Saeed Naqvi | 7 JUNE, 2015
New York Times Exposé of Delhi Pollution Spoils Modi’s Anniversary
Just when the Narendra Modi government was celebrating its first year in office on a note of simulated well being, Gardiner Harris, Bureau Chief of New York Times in New Delhi, spoilt the party by making a gloomy announcement: New Delhi, the capital of Modi’s dream nation was unlivable and that Harris was leaving, with his wife and children to the cleaner air of Washington. We poor natives have been screaming the same alarm from rooftops without any apparent effect. But now that the New York Times has squealed, the Times of India reproduced the piece on page one. This was admission by India’s most powerful newspaper that its excellent campaign on pollution was not as effective and that it gained geometrically by leaning on the New York Times story.
During the three years that Harris was posted to South Asia, he was occasionally afflicted by pangs of conscience that “it was unethical for those who have a choice to willingly raise children here”.
Harris clearly was not blessed with another choice because he gives every indication of staying on against his will. His wife appears to have been torn between her wifely desire to be with her husband in troubled harness and to run away to Washington with her son. Harris quotes “nascent areas of research suggesting that pollution can lower children’s IQ, hurt their test scores and increase the risks of autism, epilepsy, diabetes and even adult-on-set diseases like multiple sclerosis”.
There is frightening description of his son, Bram, being injected steroids to fight acute breathlessness because of Delhi’s pollution.
In a state of panic his wife left for Washington two years ago. Doctors reassured her that some medicines might help. So, she returned to New Delhi “but she sobbed for hours on the return flight”.
Even though the Harris story is a simple one which should elicit all our sympathy, Indian responses are not so straight forward. There are attitudes and attitudes towards critical observation by a white foreigner.
In recent weeks, I have been accompanying my younger brother to various hill stations in search for reasonable property to enable him to escape Delhi’s unspeakable pollution. He is a big man and, on the face of it, healthy. But over the years, his tolerance level for Delhi’s increasing pollution has declined. In recent months, alarmingly so.
I have also seen relatives and friends carrying inhalers on their persons, sometimes furtively. It is not uncommon to have discussions veer around to Delhi’s record levels of air pollution. If a government official happens to be present, the point is made even more pungently: Delhi’s pollution levels are twice as high as Beijing’s. Adverse comparison with Pakistan would work like magic.
Apparently, levels of five particles in the air called PM 2.5, which cause maximum lung damage, are twice as high in Delhi as they are in Beijing. In Beijing PM 2.5 levels which exceed 500 make global news. But levels twice as high, say 1,000 or more in Delhi, are not noticed by the media.
Interesting, that Harris should make an observation which exposes two things: the global media’s double standards. It keeps an unsparing critical eye on China. This, because China is in winnable competition with the West. Therefore, the western media is part of the armoury to keep China under pressure.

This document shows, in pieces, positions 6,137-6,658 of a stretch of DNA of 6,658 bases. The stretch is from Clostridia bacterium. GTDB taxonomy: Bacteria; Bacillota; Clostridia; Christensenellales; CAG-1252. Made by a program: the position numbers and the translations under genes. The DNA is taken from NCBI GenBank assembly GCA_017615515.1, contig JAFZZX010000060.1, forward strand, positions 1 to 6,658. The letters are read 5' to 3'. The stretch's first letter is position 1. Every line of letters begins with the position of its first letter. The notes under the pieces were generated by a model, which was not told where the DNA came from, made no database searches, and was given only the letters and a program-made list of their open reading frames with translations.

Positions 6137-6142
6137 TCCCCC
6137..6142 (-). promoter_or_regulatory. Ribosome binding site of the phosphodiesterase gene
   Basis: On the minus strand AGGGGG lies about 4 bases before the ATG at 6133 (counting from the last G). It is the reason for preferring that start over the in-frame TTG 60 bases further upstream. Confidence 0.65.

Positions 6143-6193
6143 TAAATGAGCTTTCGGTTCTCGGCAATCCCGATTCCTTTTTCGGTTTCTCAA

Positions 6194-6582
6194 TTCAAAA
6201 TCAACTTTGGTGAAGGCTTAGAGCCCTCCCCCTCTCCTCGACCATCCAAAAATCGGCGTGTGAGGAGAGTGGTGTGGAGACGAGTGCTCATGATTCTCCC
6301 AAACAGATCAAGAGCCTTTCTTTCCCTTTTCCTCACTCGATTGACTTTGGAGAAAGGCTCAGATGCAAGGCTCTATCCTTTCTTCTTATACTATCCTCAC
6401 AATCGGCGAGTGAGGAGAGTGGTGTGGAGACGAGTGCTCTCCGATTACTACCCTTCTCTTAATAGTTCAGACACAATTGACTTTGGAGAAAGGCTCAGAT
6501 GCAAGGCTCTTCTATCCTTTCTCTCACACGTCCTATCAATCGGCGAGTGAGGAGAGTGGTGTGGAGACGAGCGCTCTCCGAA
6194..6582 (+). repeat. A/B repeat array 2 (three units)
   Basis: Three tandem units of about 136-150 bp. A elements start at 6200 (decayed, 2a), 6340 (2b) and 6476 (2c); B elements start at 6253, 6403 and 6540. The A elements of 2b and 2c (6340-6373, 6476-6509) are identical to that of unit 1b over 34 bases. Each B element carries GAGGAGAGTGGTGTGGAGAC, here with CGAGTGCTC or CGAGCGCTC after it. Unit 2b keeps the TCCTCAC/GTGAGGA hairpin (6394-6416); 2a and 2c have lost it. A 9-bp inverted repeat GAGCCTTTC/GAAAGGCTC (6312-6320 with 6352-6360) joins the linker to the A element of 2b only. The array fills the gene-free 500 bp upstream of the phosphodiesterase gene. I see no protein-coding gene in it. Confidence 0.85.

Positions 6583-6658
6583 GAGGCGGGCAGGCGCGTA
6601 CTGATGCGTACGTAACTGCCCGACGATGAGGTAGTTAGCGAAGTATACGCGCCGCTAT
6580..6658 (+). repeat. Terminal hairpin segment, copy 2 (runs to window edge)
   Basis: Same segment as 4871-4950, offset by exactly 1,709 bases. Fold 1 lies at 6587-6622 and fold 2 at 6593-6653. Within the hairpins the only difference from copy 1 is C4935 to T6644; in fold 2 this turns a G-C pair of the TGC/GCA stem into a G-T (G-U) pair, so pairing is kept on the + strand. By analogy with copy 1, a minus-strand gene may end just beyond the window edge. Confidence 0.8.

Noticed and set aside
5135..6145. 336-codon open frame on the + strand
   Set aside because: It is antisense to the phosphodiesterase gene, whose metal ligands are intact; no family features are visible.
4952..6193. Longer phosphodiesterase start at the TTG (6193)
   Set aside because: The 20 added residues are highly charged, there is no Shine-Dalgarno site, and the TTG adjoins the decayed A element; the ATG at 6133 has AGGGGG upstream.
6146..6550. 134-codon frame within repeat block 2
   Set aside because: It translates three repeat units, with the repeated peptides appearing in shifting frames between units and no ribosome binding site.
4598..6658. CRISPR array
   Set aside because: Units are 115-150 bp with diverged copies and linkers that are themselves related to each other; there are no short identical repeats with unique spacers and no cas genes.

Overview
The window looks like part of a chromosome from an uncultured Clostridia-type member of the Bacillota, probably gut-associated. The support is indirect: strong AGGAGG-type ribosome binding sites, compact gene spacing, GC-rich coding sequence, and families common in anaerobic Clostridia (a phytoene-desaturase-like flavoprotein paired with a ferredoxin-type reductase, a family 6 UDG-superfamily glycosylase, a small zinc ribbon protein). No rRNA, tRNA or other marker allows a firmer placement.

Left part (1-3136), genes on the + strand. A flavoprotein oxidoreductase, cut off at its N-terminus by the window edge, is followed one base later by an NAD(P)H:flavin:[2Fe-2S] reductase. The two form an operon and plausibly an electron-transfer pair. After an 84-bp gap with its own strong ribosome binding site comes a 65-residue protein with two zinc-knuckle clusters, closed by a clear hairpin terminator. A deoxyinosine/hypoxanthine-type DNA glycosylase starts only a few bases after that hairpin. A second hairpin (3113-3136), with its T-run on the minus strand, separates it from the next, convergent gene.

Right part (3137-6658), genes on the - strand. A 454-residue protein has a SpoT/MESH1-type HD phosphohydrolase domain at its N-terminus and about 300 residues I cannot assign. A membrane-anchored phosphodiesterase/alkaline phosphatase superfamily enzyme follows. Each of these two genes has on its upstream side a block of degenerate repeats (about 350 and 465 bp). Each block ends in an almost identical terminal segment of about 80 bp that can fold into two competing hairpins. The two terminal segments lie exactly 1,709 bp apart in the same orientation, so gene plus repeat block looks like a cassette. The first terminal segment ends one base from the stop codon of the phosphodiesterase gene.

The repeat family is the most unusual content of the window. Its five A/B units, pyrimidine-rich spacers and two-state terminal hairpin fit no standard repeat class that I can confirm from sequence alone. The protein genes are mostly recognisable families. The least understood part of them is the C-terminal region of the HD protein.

India, by comparison, is indulged, strung along, not perceived as a threat as far as the eye can see. The high comfort level of the Indian elite in being intellectually colonized can be traced to the nature of the national movement. Lord Mountbatten, the last Viceroy was invited to stay on as the first Governor General of Independent India. So careful was Jawaharlal Nehru in keeping “Dickie” (Mountbatten) in good humour that he toned down the centenary in 1957 of India’s first war of independence. The observance would have had an “unnecessary” anti British edge.
London retained an advantage even in the field of journalism. Kingsley Martin, Dorothy Woodman and James Cameron had considerable access. Indian editors and political correspondents of mainstream English newspapers came into their own in the 70s and the 80s. But the world changed after the fall of the Berlin wall.
The 90s saw the West interpreting Soviet collapse as a victory of the market. Began the Murdochization of the global media, its Indian segment largely controlled by Indian Corporates. Newspapers shelved their staff columnists. Some Op-ed page space was kept for pro market, handpicked pundits. In the infectious spirit of globalization, the regular column space was handed over to Thomas Friedman, Paul Krugman, Lord Meghnad Desai and a host of others. The main editorial of The Economist adorned half the Op-ed page of the Indian Express. Never had Indian newspapers become such a supine vehicle for opinion dispensed from Washington and London, serving the western world view.
This subservient stance by our contemporaries is matched by the noise and din of the electronic media, as powerful as it is hollow.
That is why a section of the Indian elite which places some premium on self esteem is riled when well researched Indian journalism on the filth, squalor, the pollution augmented by five hundred thousand automobiles willfully disgorged on Delhi’s roads each year, falls on deaf years.
Only when an expat reporter focuses on Delhi’s impending catastrophe does the establishment wake up. That is when even The Times of India doffs its hat and places Gardiner Harris piece above the fold on its page one.
AAP government is struggling to find its feet in Delhi. Instead of helping it attend to Delhi’s problems, every vested interest, each political party is out to waylay it. Modi needs to give the Delhi government a helping hand to save India’s capital city.
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